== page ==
How to Celebrate World Chocolate Day
Host a potluck.
It’s not often that we allow ourselves to eat dessert before dinner, much less substitute dessert for dinner entirely. In the name of chocolate, reach out to your best mates to plan a chocolate-themed potluck. Everyone must create their best cocoa-centric dish and bring it to the party’s location, where you’ll all ooh and ahh over the many fudgy confections.
Chocolate, much like coffee or wine, has an entire subculture based on quality, origin, and processing methods. Join in on the day’s festivities by visiting your local chocolatier or candy shop, where you can participate in such heavenly wonders as building your own chocolate box or even customizing your own dream bar. Once you’ve filled a paper bag with gourmet goodies aplenty, enjoy them at home — or sneak some on your commute, we promise not to tell.
Experiment with fondue.
The motherload of all chocolate inventions has to be chocolate fondue. Sure, we’d all like to have a fountain of cocoa waterfalls as tall as ourselves, but there are other ways to enjoy this dip-friendly luxury. Melting your favorite bar or even whipping up a quick ganache are both wonderful substitutes for a fondue fountain. Once you’ve got your molten candy, try dipping fruits, crackers, cheeses, and other sweet treats into the mahogany depths.
5 Chocolate Truffle Facts That’ll Make You Drool
Looks aren’t everything.
Those in the culinary world may associate the word ‘truffle’ with an earthy fungus, but rest assured that these confections were given their name simply for their physical resemblance, not for their taste.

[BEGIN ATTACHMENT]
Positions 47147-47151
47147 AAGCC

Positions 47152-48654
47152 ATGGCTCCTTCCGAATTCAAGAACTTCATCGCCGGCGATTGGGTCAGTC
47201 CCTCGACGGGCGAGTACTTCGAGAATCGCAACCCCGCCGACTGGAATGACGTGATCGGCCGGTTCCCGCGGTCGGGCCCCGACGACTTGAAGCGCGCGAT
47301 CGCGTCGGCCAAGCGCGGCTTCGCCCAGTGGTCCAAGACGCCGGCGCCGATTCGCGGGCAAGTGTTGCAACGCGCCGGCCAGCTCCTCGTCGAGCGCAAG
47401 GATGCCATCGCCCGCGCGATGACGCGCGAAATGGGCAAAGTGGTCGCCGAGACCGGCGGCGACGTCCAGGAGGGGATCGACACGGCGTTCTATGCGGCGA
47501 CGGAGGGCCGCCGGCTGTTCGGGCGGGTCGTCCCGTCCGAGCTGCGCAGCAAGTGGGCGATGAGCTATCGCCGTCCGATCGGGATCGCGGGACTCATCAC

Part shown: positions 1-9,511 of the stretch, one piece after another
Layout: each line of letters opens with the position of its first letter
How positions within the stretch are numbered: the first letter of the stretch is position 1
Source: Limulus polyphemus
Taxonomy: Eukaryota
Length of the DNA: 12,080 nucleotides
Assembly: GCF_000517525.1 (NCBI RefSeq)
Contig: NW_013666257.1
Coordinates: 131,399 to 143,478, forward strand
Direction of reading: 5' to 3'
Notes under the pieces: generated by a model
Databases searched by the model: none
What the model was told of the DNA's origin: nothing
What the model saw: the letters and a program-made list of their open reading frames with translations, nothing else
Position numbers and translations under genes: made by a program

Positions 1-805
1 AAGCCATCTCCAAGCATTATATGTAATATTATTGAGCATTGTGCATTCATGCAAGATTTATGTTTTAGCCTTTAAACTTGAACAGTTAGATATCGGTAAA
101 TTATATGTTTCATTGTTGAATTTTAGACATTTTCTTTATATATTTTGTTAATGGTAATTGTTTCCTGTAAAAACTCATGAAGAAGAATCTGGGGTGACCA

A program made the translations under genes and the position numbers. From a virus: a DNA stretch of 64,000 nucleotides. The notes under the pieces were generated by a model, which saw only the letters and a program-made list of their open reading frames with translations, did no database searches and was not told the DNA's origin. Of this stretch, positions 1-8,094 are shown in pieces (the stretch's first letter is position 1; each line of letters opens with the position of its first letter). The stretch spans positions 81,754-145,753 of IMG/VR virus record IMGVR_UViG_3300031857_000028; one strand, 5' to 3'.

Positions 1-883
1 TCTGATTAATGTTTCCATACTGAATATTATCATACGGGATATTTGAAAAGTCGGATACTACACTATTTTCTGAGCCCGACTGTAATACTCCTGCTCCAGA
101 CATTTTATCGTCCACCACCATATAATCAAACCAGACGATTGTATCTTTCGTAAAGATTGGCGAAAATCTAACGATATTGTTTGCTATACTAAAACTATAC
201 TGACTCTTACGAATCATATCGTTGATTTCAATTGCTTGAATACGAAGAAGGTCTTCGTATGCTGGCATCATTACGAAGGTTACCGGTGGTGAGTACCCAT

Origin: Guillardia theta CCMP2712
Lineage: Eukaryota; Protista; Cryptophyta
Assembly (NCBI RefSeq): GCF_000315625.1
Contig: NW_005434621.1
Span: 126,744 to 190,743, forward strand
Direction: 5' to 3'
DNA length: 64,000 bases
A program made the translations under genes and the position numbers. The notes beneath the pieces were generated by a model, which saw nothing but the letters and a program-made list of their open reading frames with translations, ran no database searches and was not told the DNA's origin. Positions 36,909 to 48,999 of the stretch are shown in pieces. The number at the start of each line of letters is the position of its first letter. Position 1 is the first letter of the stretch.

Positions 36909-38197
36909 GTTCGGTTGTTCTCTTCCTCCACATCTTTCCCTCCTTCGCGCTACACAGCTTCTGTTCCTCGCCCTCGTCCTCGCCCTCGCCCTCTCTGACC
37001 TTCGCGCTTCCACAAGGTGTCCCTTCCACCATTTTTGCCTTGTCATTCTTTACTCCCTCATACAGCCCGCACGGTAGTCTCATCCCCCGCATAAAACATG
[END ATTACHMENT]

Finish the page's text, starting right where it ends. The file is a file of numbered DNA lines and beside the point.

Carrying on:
There are rules
In order to earn the truffle specification, a chocolate treat must consist of a firm outer shell and a soft ganache center.
Most have a powdery coating
Originally, truffles would be rolled in cocoa powder before being wrapped and sold — this tradition has held, but now powdered sugar and sprinkles are also commonly dusted over their surfaces as a luxurious final touch.
We can thank France
In the kitchen of renowned French chef Auguste Escoffier, an apprentice’s messy mistake resulted in the first-ever chocolate truffles.
Some have a non-chocolate surprise
While the traditional truffle would be chocolate all the way through, more contemporary renditions feature soft caramel, fruit, or nuts.
Why We Love World Chocolate Day
Every culture cares
Chocolate seems to have established itself quite solidly as a foundational flavor in all countries. Of course, its origin countries in South- and Central America cherish it well, but chocolate is as loved in Asia as it is in Africa. That’s why the holiday is called World Chocolate Day — everyone across the globe has found a way to luxuriate in its richness.
We love a good dessert
Even those who aren’t much into having chocolate straight from the source can find an alternative way to participate on this holiday. There’s chocolate ice cream, chocolate milk, chocolate cookies, chocolate cake — the list goes on and on.
It reminds us of our best memories.
Because chocolate is both a comfort food and a special-occasion luxury, many people often have positive memories in which chocolate played a significant role. It seems something cocoa-based can be found at every celebration, from birthdays to weddings to anniversaries. Having a bite of chocolate takes us right back to the good old days.
World Chocolate Day dates